SINCE the introduction of liver therapy by Minot and Murphy in 1926, the treatment of pernicious anemia has undergone many alterations simplifying procedures for both patient and physician. Oral administration of whole liver has been discarded because of the expense and the unpalatability of this material in sufficient quantity to be effective. Ingestion of liver extract, dessicated defatted hog stomach, liver-stomach concentrate, proteolyzed liver preparations, normal gastric juice, and vitamin B12 substances, as well as sublingual administration of vitamin B12 have not proved satisfactory for complete therapy of pernicious anemia. While folic acid corrects the hematologic disturbance, it does not favorably influence the neurological complications. The administration of massive doses of vitamin B12 by mouth produces adequate response in patients with Addisonian anemia,* but this mode of treatment is costly. Recent reports on the effectiveness of reaction products of vitamin B12 and intrinsic factor in oral therapy are encouraging although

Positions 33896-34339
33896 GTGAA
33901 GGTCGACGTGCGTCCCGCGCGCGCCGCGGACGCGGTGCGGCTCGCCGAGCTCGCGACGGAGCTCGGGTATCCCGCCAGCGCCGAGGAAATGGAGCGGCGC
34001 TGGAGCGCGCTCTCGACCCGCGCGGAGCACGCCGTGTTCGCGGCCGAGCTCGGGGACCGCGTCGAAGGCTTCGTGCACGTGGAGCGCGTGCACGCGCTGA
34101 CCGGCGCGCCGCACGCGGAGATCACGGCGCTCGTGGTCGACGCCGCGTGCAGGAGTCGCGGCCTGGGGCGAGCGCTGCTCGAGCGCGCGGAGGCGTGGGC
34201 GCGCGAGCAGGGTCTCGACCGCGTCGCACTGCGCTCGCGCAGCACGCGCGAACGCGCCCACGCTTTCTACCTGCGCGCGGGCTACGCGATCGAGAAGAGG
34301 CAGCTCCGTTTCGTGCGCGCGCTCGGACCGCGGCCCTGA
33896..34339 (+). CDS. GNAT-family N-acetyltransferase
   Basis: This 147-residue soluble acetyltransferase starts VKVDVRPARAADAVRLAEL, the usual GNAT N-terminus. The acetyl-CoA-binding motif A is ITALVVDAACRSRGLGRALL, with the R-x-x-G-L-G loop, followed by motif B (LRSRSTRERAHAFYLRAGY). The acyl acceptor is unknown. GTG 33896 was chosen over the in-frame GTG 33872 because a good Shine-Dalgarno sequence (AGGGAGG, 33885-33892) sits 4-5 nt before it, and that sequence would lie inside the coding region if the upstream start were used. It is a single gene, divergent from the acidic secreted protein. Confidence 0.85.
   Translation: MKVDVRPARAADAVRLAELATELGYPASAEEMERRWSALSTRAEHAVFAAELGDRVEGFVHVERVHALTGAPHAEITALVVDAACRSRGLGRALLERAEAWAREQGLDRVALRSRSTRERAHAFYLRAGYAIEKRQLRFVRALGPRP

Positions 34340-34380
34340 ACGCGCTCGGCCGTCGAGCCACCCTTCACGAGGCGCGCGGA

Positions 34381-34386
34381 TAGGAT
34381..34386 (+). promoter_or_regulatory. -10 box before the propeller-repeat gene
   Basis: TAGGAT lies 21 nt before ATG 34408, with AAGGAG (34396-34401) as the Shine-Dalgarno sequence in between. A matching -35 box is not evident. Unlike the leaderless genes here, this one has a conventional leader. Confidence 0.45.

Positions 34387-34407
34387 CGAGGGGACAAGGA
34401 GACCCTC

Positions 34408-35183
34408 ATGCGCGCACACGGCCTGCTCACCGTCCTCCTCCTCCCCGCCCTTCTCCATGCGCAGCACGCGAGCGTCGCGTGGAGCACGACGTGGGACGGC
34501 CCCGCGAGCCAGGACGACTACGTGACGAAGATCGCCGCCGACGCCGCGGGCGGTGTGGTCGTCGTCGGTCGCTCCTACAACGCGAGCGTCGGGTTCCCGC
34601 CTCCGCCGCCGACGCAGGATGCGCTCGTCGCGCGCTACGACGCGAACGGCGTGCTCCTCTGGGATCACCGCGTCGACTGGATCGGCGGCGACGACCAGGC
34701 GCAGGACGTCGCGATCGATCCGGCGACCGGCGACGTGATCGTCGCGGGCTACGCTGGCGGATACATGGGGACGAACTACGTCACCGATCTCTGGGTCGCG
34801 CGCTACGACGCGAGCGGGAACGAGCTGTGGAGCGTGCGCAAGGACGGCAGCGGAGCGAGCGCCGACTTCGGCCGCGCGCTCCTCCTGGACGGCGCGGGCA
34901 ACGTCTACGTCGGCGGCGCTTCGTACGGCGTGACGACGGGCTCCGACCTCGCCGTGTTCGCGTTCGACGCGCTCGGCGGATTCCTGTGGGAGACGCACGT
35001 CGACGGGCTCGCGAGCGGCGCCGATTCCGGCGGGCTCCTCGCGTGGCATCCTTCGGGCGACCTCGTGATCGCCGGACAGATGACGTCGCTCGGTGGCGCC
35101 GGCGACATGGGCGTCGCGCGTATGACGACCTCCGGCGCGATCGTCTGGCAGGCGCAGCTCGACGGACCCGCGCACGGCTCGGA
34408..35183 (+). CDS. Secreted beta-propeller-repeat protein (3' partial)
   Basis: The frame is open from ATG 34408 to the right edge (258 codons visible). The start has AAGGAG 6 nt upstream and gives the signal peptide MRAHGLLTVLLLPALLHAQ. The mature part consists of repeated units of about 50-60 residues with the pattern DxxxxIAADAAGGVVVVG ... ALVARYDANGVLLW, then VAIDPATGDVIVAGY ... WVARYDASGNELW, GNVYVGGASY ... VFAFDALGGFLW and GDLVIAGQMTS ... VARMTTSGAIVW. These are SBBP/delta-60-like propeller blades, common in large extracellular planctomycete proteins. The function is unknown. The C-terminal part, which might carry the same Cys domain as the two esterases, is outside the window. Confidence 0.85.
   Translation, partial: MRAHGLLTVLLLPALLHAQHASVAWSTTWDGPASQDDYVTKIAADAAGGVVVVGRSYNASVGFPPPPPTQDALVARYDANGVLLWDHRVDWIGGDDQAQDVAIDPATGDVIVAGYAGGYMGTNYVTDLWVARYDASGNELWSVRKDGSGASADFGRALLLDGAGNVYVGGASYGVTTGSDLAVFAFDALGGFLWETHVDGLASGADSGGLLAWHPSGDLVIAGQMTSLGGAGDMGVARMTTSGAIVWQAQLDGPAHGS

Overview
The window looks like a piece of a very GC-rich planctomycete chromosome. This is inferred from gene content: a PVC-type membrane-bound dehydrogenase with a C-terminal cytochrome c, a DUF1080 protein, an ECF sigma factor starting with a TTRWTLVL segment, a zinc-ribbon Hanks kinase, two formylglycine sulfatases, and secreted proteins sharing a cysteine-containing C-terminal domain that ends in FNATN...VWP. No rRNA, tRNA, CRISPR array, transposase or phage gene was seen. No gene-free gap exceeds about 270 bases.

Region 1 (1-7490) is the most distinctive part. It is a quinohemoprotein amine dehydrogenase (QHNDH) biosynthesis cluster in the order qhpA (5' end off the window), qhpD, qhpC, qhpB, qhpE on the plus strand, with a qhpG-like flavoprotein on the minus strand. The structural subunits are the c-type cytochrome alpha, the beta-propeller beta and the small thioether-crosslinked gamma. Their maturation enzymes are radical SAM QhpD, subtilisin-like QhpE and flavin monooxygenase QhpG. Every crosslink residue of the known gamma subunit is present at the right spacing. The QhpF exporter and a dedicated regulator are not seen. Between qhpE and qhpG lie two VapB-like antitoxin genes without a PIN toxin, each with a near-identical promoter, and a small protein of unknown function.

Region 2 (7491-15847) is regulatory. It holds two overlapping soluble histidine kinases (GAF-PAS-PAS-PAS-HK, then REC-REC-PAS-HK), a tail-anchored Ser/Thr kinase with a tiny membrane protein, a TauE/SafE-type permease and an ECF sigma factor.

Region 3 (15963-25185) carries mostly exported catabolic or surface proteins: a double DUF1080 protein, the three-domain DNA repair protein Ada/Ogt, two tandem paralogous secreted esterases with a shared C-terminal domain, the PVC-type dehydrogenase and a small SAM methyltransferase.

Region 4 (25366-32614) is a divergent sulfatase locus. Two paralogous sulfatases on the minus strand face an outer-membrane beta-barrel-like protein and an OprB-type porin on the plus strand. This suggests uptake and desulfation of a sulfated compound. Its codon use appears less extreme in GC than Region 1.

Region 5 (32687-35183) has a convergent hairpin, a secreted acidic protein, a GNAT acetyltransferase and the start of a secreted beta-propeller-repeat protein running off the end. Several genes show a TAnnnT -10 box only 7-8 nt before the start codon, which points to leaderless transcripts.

MONTO RW, REBUCK JW. NASAL INSTILLATION AND INHALATION OF CRYSTALLINE VITAMIN B12 IN PERNICIOUS ANEMIA. AMA Arch Intern Med. 1954;93(2):219–230. doi:10.1001/archinte.1954.00240260055005
Coronavirus Resource Center
Customize your JAMA Network experience by selecting one or more topics from the list below.
Create a personal account or sign in to: